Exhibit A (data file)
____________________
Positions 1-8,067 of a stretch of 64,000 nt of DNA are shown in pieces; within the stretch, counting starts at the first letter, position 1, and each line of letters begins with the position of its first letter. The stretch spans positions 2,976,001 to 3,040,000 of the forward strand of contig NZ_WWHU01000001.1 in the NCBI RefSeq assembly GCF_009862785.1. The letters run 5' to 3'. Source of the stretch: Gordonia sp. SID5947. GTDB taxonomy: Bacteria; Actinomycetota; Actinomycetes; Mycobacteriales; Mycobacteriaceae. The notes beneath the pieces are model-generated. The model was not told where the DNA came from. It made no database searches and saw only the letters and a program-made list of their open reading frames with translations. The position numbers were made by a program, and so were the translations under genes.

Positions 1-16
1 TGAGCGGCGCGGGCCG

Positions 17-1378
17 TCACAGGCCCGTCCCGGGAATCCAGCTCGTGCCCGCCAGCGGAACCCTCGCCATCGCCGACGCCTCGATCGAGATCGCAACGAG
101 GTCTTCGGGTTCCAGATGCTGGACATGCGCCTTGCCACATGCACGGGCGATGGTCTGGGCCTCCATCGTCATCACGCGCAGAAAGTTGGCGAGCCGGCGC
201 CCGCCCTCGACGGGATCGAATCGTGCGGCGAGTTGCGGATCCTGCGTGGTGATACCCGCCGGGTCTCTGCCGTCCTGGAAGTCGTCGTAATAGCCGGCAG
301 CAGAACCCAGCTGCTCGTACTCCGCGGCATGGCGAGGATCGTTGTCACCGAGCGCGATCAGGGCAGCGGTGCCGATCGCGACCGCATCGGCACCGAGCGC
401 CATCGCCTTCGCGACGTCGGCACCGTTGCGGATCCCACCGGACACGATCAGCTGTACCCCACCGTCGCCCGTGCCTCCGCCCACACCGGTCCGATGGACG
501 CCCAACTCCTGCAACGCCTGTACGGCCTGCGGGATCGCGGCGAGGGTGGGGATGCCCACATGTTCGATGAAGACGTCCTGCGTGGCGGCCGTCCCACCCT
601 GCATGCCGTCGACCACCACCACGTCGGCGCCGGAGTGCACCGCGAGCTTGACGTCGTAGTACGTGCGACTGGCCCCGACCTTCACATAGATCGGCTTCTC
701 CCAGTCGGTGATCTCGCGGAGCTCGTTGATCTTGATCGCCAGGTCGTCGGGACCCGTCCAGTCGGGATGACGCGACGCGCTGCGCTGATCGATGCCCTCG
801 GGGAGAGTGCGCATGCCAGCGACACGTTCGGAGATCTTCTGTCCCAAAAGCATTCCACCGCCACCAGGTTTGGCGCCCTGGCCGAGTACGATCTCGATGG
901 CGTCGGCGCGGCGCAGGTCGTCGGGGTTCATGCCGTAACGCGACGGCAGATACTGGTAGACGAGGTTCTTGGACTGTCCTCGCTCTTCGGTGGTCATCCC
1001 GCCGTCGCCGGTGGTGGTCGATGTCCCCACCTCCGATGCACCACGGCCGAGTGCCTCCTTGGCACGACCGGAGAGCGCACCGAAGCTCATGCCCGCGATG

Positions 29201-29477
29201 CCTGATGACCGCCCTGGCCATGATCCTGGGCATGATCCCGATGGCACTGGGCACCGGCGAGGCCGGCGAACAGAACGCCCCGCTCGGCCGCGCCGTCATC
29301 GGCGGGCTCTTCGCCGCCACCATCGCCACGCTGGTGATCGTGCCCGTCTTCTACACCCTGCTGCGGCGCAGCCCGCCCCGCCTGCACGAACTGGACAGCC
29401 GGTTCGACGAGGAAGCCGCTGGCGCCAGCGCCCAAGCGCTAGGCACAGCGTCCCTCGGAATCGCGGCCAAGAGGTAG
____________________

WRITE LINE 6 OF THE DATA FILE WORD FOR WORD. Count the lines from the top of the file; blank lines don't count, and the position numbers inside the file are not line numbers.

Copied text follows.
101 GTCTTCGGGTTCCAGATGCTGGACATGCGCCTTGCCACATGCACGGGCGATGGTCTGGGCCTCCATCGTCATCACGCGCAGAAAGTTGGCGAGCCGGCGC